Amazon adds a network of warehouses closer to cities to expedite same-day delivery

(Reuters) – Inc (AMZN.O) has quietly opened a number of small warehouses closer to major US cities in an attempt to shave hours from delivery times, the company told Reuters.

An overview of the product preparation area of ​​the Amazon logistics center is available in Baltimore, Maryland, United States, April 30, 2019. REUTERS / Clodagh Kilcoyne

The world’s largest online retailer is updating its same-day delivery schedule for buyers in Phoenix, Philadelphia, Dallas and Orlando on Tuesday. Amazon will ensure that the packages arrive every day multiple times.

The initiative underlines the company’s goal of staying fast in online retailing, outperforming the free two-day delivery offers of the competition, so that shoppers remain loyal to the Amazon Prime shipping and streaming media club, which costs $ 119 per year in the United States.

Amazon has long offered an hour or two of delivery through Prime Now, a service that includes fresh groceries and over 20,000 items.

The offer on the same day will ensure the delivery of over 100,000 products, from phone chargers to dog food, in just five hours, from a new warehouse near each launch city, said Jon Alexander, director of the delivery experience of Amazon. For comparison, Amazon offers over 100 million items for delivery to the U.S. in two days or faster through Prime.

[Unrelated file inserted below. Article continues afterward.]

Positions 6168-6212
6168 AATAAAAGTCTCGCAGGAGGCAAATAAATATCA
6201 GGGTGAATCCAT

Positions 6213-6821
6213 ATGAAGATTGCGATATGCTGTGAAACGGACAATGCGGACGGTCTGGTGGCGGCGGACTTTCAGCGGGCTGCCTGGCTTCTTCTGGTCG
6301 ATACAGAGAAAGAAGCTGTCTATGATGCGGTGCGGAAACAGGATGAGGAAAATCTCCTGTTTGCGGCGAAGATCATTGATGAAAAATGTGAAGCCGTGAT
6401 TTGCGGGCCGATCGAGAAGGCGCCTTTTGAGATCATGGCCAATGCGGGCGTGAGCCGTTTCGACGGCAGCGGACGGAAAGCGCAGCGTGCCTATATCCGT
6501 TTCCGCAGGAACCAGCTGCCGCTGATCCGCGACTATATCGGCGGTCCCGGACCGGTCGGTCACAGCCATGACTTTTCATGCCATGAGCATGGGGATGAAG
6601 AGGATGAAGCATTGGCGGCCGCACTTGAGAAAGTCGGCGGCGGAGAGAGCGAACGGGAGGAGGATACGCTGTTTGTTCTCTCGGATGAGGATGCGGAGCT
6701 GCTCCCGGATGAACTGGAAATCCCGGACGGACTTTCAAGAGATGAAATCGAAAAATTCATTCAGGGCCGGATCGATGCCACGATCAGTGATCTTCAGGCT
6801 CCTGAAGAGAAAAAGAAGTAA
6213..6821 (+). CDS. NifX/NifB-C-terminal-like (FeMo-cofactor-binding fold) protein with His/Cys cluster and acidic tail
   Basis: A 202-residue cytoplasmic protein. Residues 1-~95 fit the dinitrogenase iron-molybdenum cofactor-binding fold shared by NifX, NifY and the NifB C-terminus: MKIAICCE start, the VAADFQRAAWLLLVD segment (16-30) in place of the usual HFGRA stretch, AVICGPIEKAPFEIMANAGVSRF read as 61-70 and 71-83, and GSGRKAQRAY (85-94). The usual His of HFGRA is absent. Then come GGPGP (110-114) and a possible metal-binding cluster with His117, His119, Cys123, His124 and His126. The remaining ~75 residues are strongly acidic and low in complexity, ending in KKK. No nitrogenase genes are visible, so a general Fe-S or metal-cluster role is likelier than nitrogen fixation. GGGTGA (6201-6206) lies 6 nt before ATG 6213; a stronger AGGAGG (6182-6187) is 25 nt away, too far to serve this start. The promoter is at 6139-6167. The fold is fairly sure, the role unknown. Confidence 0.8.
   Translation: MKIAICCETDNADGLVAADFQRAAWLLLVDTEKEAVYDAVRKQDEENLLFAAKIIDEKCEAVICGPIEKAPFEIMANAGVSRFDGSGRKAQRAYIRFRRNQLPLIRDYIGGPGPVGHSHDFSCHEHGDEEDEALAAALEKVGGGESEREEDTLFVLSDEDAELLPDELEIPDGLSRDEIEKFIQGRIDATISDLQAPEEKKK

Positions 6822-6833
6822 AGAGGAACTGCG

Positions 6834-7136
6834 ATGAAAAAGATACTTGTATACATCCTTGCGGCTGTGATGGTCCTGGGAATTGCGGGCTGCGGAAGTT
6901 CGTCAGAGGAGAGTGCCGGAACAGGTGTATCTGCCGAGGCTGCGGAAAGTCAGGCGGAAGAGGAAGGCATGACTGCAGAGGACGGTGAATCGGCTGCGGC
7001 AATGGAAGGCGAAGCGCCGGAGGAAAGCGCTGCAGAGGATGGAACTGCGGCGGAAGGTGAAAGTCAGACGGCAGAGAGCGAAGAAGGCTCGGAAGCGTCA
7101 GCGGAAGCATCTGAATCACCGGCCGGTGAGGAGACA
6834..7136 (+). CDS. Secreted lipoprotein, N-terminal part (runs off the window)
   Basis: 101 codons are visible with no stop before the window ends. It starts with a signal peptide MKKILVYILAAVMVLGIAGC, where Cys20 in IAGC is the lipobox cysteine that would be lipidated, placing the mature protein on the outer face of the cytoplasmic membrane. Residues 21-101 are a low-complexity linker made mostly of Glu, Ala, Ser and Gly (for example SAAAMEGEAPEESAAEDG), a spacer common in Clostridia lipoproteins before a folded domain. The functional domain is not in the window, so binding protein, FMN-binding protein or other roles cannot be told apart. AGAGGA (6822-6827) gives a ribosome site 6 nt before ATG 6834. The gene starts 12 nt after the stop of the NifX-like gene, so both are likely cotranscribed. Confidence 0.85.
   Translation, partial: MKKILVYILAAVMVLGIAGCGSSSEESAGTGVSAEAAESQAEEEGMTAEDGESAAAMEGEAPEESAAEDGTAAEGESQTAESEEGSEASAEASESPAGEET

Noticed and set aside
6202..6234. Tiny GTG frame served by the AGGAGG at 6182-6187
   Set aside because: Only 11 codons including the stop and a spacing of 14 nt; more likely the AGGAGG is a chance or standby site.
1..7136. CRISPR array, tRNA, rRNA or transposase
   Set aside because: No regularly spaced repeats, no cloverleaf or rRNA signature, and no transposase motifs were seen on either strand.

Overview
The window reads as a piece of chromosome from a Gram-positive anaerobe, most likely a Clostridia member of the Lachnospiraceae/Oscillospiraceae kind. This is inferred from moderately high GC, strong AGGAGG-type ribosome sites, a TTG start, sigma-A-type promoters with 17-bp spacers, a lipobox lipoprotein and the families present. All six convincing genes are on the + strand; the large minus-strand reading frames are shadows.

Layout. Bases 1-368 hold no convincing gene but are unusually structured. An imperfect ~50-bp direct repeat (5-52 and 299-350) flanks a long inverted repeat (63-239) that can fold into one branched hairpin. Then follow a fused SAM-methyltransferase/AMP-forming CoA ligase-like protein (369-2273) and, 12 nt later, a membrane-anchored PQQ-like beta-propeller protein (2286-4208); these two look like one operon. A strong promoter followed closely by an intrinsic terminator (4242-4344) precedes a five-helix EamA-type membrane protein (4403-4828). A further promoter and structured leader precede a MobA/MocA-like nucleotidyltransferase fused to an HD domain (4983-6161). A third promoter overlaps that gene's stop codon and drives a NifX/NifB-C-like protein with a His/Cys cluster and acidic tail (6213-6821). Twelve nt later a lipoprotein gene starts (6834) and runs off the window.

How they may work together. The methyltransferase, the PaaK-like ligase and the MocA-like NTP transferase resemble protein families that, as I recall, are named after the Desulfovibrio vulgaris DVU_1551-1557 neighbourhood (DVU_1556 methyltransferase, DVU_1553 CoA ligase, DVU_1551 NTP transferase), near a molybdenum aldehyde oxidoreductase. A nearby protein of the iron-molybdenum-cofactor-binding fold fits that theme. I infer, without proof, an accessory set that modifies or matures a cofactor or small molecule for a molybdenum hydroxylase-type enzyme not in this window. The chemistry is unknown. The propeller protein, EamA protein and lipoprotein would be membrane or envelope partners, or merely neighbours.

“The smaller selection allows us to bring these types of structures closer to customers,” he said. Other items – up to 3 million – will go through facilities on the street for customers on the same day.

The new format combines the storage, collection and packaging functions of Amazon’s logistics centers with the sorting and delivery functions of other facilities in a single building.

Compared to the fulfillment centers, which are further away from urban centers and house far more inventory, the new warehouse is roughly one tenth the size, at 100,000 square feet. Amazon says shorter driving times will help it meet its carbon footprint.

The company declined to comment on the cost of the facilities. Amazon, once famous for spending profit, often cites warehouse deposits as one of its major areas of investment.

According to Alexander, Amazon generally rented the existing spaces and modified them to adapt to the operation.

The new structures are automated with the same “drive units” used in Amazon logistics centers. These are squat robots that run on the floor that raise mobile inventory shelves and bring them to the associates who choose customer orders. Amazon has said that each building will create hundreds of full-time and part-time jobs.

While the same day option is covered for Prime members who spend at least $ 35, those without Prime members pay $ 12.98 per order, a tactic that could cause people to sign up.

Amazon will announce more cities for the program later this year, Alexander said.

Reporting Jeffrey Dastin to San Francisco; Editing by Greg Mitchell and Kenneth Maxwell

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